April 29, 2014 , BY Matt Hughes

Students of Professor Tim Sweeney acted as brand consultants for Pinnacle Foods (pictured) and Pfizer.

The School of Management's new Markets, Innovation and Design major teaches future brand gurus to shepherd products from concept to the retail shelf. Last semester, nine seniors gained a real-world taste of what the program holds in store.

Under the guidance of Professor Emeritus Timothy Sweeney, marketing, the students enrolled in the independent study course acted as outside marketing consultants for two national brands: Pinnacle's Wish-Bone salad dressing and Pfizer's ThermaCare line of pain-soothing heat wraps.

"The course objective was for each student to take the theory, concepts and principles they studied in Principles of Marketing and other marketing courses, and apply those concepts to a real brand," Sweeney said. "They developed insights and recommendations for each brand for management, aimed at improving market share and positioning."

Sweeney coordinated the opportunity with alumni Bob Gamgort '84, CEO of Pinnacle Foods, and Paul Sturman '83, president and GM of Pfizer Consumer Healthcare.

"Working with the students was a true win-win," Gamgort said. "We were able to provide a real-world project to give them hands-on experience in brand marketing, while they offered us high-quality analysis and insight on our brand."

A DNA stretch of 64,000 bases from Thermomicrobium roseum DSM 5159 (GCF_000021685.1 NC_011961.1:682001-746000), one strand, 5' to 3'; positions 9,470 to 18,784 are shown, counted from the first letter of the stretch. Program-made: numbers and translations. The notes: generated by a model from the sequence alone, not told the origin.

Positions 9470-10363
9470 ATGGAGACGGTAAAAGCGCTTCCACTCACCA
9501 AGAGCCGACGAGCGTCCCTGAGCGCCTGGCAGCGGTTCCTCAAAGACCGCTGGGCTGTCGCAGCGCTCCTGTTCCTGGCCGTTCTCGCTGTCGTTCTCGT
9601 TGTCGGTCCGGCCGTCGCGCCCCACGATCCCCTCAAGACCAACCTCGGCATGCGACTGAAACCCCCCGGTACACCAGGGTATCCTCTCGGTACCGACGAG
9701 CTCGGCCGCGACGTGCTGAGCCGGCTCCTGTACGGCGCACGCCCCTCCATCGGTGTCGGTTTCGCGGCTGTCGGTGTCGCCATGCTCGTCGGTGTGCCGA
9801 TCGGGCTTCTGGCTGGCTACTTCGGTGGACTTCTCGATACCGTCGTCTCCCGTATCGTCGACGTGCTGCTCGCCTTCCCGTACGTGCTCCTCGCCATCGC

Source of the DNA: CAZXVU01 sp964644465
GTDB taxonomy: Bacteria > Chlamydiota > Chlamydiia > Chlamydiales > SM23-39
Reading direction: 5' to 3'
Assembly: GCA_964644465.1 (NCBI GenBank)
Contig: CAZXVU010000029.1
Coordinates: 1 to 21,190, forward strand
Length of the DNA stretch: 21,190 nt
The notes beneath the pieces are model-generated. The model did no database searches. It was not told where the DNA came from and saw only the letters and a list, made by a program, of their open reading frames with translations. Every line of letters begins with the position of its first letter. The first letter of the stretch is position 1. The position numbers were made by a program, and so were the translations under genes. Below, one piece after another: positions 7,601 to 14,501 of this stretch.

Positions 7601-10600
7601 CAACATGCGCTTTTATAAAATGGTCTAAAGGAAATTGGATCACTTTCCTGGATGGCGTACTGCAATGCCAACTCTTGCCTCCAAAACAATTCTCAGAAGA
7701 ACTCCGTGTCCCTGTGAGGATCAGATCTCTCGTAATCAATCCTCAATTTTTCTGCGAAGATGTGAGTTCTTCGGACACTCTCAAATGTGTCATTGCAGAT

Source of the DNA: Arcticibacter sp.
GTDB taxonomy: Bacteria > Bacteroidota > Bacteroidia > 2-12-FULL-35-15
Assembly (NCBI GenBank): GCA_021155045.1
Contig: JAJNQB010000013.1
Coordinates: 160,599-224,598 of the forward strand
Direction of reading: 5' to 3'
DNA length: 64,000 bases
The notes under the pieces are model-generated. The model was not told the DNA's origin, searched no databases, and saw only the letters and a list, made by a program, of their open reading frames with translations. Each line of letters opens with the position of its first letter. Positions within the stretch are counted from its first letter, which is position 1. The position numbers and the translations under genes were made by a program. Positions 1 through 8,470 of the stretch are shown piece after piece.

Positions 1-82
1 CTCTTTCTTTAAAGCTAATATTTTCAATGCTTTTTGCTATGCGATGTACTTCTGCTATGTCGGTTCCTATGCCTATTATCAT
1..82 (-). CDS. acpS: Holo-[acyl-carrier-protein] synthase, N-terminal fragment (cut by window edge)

The students burrowed into the binders of proprietary marketing data the companies provided, but they didn't stop there. They interviewed physicians, food shoppers and on-campus experts like Bucknell marketing professor and product design authority Seth Orsborn, all to gain a deeper understanding of how consumers might view their brands. Each group suggested specific design changes for their product's package.

"It was true to what you would do if you worked in that industry," said Chelsea Lodato '14, a member of the Wish-Bone team. "It went from top to bottom."

Professor Michael Johnson-Cramer, director of the School of Management, concurred, noting that at many top companies today, the marketing, product design and sales departments do not exist as isolated silos but work together. Teaching marketers to thrive in such a communal environment is what Markets, Innovation and Design is all about.

"Markets, Innovation and Design teaches students to go from understanding consumers, through the innovation process, to bringing a product or service to market, all in a really integrated way," Johnson-Cramer said. "Whatever position they're in, whether it's market research or product design or communications, they're going to bring this mindset of understanding innovative and creative approaches to design and to meeting people's needs in various, very interesting ways."

At semester's end, Sweeney's students presented their recommendations for creatively reinventing the brands to high-ranking executives at the Pinnacle and Pfizer offices in New Jersey, and their insights didn't fail to impress.

"Our Bucknell management team was smart, engaged, thought-provoking and passionate about their work," Sturman said. "It was terrific to gain fresh perspectives on our business, to give aspiring marketers a taste of the real world, and to give something back to a professor (Sweeney) who gave me so much some 30 years ago."

Brian Copeland '14, a member of the Pfizer team, said he gained just as much from the experience. "If we have a presentation in the next year or two, it's probably going to be to someone way above us, so learning to criticize an item in a respectful manner was very useful," Copeland said. "It also speaks volumes about our alumni, who are willing to work college students into their busy schedules."

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